Roughing and Finishing In CNC Machining

Roughing vs Finishing In CNC Machining
Jack Lie CNC machining expert

Specialize in CNC Milling, CNC Turning, 3D Printing, Urethane Casting, and Sheet Metal Fabrication Services.

CNC machining is a process of manufacturing by subtraction. It involves the gradual removal of material from a solid workpiece to create a desired three-dimensional outcome. The subtractive procedures used in CNC machining include milling, turning, boring, grooving, and drilling. These operations are useful for high stock removal rates and can also attain relatively good surface quality.

However, accomplishing both outcomes in a single pass is not feasible. As a result, machining usually occurs in two phases with different process parameters, roughing and finishing. Here, we’ll focus on these two processes in terms of their functions, key differences, and factors that should be taken into account in the manufacturing process.

Why Use Roughing in Machining?

Roughing in machining is the process of removing large amounts of material from a workpiece in preparation for semi-finishing and finishing operations. It involves using large feed rate and cutting depth to remove the excess material as quickly and efficiently as possible, often leaving a somewhat rough surface finish.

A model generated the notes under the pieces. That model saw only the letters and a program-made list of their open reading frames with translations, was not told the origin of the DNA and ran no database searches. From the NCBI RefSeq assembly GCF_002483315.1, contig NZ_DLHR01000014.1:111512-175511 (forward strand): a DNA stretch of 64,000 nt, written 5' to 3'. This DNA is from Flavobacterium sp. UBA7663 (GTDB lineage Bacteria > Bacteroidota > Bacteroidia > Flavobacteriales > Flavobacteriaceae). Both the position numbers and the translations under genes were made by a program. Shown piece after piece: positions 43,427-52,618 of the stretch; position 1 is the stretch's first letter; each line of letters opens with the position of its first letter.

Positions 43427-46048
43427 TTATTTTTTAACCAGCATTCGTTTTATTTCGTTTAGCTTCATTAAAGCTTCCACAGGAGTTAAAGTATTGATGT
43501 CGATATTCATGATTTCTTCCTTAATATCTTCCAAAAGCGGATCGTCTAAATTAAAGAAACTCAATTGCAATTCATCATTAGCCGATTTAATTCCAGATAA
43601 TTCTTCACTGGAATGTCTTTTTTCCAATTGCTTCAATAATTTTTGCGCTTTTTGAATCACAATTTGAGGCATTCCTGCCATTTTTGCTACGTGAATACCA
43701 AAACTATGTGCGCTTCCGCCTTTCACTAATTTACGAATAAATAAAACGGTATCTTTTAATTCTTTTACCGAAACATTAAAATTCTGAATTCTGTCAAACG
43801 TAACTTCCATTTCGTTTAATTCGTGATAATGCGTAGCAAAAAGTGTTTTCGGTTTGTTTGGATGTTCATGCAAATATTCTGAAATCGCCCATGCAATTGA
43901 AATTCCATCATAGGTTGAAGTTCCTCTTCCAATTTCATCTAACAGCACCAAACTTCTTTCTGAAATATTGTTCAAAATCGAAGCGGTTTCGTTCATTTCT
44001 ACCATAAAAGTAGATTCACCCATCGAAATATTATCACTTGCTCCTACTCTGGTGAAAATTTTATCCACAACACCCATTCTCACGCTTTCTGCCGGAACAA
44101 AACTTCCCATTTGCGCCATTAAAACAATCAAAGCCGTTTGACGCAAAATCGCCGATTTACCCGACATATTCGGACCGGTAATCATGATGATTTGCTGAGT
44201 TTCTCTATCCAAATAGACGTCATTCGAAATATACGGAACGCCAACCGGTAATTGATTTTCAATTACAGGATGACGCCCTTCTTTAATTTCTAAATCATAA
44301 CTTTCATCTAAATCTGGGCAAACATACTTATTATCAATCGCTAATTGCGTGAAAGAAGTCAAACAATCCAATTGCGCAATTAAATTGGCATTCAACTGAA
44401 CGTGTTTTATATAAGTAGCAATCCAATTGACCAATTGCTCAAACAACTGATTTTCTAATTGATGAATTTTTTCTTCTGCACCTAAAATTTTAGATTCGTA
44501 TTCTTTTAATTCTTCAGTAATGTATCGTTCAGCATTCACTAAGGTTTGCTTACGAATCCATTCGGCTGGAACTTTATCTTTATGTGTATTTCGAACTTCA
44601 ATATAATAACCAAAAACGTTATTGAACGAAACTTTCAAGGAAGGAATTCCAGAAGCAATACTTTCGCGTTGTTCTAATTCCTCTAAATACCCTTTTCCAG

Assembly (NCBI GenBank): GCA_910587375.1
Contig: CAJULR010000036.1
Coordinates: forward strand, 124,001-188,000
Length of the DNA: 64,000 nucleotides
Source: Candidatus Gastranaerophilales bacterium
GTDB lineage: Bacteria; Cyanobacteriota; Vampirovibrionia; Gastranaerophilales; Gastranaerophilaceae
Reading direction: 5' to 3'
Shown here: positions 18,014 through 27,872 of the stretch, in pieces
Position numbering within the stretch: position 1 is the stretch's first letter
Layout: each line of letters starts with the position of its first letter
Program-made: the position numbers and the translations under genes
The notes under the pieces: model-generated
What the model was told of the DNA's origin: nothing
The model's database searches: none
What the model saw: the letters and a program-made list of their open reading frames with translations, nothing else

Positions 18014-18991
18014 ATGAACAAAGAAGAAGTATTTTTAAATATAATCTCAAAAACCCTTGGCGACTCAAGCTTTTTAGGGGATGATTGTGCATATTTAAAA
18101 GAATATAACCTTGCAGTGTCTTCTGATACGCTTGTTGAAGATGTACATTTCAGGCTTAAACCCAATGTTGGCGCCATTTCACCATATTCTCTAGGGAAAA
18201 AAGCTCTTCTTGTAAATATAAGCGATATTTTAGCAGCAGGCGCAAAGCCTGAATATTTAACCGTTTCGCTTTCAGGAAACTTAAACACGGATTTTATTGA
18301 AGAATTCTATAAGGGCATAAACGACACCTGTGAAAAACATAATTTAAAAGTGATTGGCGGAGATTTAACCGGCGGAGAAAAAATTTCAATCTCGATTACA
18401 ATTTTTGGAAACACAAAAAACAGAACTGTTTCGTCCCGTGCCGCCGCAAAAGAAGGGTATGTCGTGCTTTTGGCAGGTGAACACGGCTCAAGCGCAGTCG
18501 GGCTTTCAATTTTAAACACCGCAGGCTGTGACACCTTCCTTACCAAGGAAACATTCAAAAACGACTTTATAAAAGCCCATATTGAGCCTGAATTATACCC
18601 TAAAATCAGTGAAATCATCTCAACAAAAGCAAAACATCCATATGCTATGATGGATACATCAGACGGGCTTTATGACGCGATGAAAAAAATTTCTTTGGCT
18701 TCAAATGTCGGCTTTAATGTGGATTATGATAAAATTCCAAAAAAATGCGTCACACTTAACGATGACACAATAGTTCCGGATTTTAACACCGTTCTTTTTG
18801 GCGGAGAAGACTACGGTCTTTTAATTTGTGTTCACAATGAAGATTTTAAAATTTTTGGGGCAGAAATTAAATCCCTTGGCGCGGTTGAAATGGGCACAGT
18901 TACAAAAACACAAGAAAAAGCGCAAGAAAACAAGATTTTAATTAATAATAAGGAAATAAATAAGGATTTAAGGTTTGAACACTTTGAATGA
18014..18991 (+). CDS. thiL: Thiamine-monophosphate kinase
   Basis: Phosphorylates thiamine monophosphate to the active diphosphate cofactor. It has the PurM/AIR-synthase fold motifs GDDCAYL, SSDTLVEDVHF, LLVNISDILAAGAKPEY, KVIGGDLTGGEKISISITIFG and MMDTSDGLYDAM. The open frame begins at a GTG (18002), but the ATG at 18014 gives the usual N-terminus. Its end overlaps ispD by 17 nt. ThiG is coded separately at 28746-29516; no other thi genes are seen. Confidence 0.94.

The purpose of roughing is to remove as much material as necessary to get the workpiece close to its final shape, while also minimizing the amount of time and energy required to do so. It’s usually the first stage in the CNC machining process and allows for more precise and efficient finishing operations later in the machining process.

Benefits of Roughing

Roughing in machining reduces production time and costs, extends tool life, and easily detects defects of blanks, making it an essential part of the manufacturing process.

  1. Time-saving: Roughing is a rapid removal of large amounts of material, which reduces the time needed for machining. This means that the machining process can be completed more quickly and the parts can be produced at a faster rate.
  2. Cost-saving: It can help to save money by completing the roughing process in a single setup, which eliminates the need for additional setups on the finishing machine.